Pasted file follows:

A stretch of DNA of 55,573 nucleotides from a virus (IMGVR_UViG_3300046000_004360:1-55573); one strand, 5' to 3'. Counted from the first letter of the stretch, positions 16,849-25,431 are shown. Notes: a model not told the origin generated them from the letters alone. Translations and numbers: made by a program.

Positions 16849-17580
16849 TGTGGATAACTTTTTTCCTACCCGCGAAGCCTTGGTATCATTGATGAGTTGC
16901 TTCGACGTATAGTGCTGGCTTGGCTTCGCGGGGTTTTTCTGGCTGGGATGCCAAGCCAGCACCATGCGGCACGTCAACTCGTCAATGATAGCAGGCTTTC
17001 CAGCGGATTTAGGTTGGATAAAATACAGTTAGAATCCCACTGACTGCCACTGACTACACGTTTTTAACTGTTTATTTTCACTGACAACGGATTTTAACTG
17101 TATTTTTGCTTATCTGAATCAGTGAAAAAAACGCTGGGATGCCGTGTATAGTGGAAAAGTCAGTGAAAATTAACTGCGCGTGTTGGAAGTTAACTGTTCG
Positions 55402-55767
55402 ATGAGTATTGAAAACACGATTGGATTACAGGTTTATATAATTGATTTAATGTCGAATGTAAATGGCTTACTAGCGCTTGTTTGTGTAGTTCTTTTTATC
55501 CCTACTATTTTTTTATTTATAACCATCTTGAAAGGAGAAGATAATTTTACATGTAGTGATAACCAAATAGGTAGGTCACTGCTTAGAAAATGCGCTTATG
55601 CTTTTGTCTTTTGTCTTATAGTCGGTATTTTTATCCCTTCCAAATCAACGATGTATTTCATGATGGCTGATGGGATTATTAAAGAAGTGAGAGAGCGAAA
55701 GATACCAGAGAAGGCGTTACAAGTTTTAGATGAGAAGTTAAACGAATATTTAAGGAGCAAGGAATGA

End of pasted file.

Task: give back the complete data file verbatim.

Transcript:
A stretch of DNA of 55,573 nucleotides from a virus (IMGVR_UViG_3300046000_004360:1-55573); one strand, 5' to 3'. Counted from the first letter of the stretch, positions 16,849-25,431 are shown. Notes: a model not told the origin generated them from the letters alone. Translations and numbers: made by a program.

Positions 16849-17580
16849 TGTGGATAACTTTTTTCCTACCCGCGAAGCCTTGGTATCATTGATGAGTTGC
16901 TTCGACGTATAGTGCTGGCTTGGCTTCGCGGGGTTTTTCTGGCTGGGATGCCAAGCCAGCACCATGCGGCACGTCAACTCGTCAATGATAGCAGGCTTTC
17001 CAGCGGATTTAGGTTGGATAAAATACAGTTAGAATCCCACTGACTGCCACTGACTACACGTTTTTAACTGTTTATTTTCACTGACAACGGATTTTAACTG
17101 TATTTTTGCTTATCTGAATCAGTGAAAAAAACGCTGGGATGCCGTGTATAGTGGAAAAGTCAGTGAAAATTAACTGCGCGTGTTGGAAGTTAACTGTTCG
Positions 55402-55767
55402 ATGAGTATTGAAAACACGATTGGATTACAGGTTTATATAATTGATTTAATGTCGAATGTAAATGGCTTACTAGCGCTTGTTTGTGTAGTTCTTTTTATC
55501 CCTACTATTTTTTTATTTATAACCATCTTGAAAGGAGAAGATAATTTTACATGTAGTGATAACCAAATAGGTAGGTCACTGCTTAGAAAATGCGCTTATG
55601 CTTTTGTCTTTTGTCTTATAGTCGGTATTTTTATCCCTTCCAAATCAACGATGTATTTCATGATGGCTGATGGGATTATTAAAGAAGTGAGAGAGCGAAA
55701 GATACCAGAGAAGGCGTTACAAGTTTTAGATGAGAAGTTAAACGAATATTTAAGGAGCAAGGAATGA